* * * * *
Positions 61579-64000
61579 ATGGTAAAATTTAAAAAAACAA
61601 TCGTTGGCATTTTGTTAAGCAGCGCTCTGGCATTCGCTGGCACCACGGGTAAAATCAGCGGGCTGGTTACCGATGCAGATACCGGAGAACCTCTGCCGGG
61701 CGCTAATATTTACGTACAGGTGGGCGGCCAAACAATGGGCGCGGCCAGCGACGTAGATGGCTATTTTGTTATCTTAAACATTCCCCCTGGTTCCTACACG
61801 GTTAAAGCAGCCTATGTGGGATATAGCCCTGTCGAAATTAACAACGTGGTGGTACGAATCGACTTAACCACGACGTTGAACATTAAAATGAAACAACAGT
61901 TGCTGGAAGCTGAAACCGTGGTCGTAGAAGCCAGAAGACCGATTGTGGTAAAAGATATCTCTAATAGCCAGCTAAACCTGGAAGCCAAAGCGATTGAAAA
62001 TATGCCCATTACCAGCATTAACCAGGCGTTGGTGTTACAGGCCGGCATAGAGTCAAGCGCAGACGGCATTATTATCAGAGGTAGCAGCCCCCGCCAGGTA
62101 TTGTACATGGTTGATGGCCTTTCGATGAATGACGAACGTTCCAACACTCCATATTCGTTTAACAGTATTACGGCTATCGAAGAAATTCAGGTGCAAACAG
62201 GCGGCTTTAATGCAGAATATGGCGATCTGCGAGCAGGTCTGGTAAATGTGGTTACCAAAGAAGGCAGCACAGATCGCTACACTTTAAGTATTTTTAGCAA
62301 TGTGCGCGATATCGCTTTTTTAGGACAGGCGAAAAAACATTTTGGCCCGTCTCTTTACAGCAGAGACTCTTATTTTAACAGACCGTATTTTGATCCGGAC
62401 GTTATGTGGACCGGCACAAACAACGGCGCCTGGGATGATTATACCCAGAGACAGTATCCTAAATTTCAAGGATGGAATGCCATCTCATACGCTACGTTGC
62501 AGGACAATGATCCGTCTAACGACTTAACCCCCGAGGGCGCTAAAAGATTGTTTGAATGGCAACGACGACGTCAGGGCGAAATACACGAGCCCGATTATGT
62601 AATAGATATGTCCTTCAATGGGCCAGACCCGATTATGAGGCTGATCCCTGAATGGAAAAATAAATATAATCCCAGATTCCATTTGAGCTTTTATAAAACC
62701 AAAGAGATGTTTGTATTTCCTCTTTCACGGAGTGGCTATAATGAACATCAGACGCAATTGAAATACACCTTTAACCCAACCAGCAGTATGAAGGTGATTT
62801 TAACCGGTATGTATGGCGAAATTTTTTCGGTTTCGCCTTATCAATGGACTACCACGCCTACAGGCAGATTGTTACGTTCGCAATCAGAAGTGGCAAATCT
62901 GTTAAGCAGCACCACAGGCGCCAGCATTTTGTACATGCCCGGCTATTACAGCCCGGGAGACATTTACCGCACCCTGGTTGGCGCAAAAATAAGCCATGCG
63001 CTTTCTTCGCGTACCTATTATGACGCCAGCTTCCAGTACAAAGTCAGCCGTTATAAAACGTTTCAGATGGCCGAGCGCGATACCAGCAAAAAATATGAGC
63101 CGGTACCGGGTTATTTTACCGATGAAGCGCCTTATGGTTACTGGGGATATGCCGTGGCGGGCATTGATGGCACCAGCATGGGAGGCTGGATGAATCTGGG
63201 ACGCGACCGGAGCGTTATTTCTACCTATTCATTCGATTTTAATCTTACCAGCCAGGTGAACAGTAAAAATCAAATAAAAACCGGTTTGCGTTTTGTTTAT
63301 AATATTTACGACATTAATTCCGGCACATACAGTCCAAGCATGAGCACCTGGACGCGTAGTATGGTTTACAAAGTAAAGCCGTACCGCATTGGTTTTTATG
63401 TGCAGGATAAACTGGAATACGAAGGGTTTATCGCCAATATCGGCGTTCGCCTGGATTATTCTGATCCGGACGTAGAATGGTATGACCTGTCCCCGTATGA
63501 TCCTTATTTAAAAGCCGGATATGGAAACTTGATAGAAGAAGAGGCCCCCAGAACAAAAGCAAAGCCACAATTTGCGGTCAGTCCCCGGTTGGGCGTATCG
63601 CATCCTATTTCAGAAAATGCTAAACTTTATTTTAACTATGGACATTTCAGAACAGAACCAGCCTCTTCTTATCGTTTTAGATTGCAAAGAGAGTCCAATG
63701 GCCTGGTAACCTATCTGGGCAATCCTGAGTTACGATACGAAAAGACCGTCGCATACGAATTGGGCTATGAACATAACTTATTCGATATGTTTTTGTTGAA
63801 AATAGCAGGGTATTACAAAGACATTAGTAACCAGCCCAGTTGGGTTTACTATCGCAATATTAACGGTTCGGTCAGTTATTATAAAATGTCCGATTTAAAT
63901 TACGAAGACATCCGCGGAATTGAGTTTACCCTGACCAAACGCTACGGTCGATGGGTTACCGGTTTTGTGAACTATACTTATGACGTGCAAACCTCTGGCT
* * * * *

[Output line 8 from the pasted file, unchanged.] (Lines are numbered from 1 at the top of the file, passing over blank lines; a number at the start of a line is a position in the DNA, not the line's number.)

62101 TTGTACATGGTTGATGGCCTTTCGATGAATGACGAACGTTCCAACACTCCATATTCGTTTAACAGTATTACGGCTATCGAAGAAATTCAGGTGCAAACAG